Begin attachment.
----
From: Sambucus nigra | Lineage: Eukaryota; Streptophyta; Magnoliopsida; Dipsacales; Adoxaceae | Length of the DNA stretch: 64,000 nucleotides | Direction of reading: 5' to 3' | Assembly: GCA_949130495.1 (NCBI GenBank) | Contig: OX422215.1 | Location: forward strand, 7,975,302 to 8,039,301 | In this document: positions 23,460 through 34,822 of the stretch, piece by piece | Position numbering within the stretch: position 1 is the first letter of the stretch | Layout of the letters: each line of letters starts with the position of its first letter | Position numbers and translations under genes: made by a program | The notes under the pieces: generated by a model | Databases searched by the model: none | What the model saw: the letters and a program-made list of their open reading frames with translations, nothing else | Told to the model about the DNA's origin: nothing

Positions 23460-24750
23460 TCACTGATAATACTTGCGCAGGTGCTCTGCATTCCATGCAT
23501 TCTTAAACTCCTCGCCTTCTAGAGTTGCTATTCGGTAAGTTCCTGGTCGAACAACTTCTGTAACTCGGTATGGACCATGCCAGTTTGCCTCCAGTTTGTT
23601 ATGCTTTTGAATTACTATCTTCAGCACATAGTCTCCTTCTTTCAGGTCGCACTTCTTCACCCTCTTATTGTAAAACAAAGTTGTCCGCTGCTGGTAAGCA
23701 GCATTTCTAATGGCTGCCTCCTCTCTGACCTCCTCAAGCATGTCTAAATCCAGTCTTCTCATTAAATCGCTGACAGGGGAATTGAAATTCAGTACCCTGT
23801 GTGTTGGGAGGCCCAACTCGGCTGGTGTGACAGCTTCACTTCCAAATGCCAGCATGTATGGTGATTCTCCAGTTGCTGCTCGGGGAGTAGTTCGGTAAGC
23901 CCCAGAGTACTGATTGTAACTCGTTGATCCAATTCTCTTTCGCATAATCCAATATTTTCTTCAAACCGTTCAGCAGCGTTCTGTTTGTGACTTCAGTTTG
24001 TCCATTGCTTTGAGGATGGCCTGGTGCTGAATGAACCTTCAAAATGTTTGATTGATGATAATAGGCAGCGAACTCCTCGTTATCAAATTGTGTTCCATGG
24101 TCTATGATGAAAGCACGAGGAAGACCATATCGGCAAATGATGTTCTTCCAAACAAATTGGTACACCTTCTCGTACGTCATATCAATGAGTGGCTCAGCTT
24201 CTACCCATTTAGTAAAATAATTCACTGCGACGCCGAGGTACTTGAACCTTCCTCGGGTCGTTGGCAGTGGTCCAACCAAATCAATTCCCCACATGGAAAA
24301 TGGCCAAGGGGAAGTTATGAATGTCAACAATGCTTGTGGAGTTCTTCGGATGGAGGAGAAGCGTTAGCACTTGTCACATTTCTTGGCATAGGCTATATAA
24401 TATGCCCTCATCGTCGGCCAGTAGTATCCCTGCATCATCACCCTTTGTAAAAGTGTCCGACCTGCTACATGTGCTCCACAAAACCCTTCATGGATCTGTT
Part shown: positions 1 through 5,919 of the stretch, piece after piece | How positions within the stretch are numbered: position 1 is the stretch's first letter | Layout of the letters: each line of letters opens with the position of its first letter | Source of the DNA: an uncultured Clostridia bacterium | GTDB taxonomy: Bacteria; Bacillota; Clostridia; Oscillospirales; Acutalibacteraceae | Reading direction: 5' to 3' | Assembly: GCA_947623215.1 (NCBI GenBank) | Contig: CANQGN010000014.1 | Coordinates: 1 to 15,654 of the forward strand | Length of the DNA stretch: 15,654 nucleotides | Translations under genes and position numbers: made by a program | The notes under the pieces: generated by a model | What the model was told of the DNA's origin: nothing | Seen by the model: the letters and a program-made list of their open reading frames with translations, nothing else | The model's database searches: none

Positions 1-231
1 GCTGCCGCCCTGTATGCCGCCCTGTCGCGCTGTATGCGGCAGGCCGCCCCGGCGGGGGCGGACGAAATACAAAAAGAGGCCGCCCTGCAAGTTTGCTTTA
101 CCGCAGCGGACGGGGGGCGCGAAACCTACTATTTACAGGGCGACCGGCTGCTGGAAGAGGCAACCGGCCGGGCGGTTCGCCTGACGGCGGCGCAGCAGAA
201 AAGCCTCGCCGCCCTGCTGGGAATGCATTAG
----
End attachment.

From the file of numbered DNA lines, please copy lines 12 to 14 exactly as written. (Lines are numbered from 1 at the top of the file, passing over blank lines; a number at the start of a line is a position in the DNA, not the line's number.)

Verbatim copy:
24301 TGGCCAAGGGGAAGTTATGAATGTCAACAATGCTTGTGGAGTTCTTCGGATGGAGGAGAAGCGTTAGCACTTGTCACATTTCTTGGCATAGGCTATATAA
24401 TATGCCCTCATCGTCGGCCAGTAGTATCCCTGCATCATCACCCTTTGTAAAAGTGTCCGACCTGCTACATGTGCTCCACAAAACCCTTCATGGATCTGTT
Part shown: positions 1 through 5,919 of the stretch, piece after piece | How positions within the stretch are numbered: position 1 is the stretch's first letter | Layout of the letters: each line of letters opens with the position of its first letter | Source of the DNA: an uncultured Clostridia bacterium | GTDB taxonomy: Bacteria; Bacillota; Clostridia; Oscillospirales; Acutalibacteraceae | Reading direction: 5' to 3' | Assembly: GCA_947623215.1 (NCBI GenBank) | Contig: CANQGN010000014.1 | Coordinates: 1 to 15,654 of the forward strand | Length of the DNA stretch: 15,654 nucleotides | Translations under genes and position numbers: made by a program | The notes under the pieces: generated by a model | What the model was told of the DNA's origin: nothing | Seen by the model: the letters and a program-made list of their open reading frames with translations, nothing else | The model's database searches: none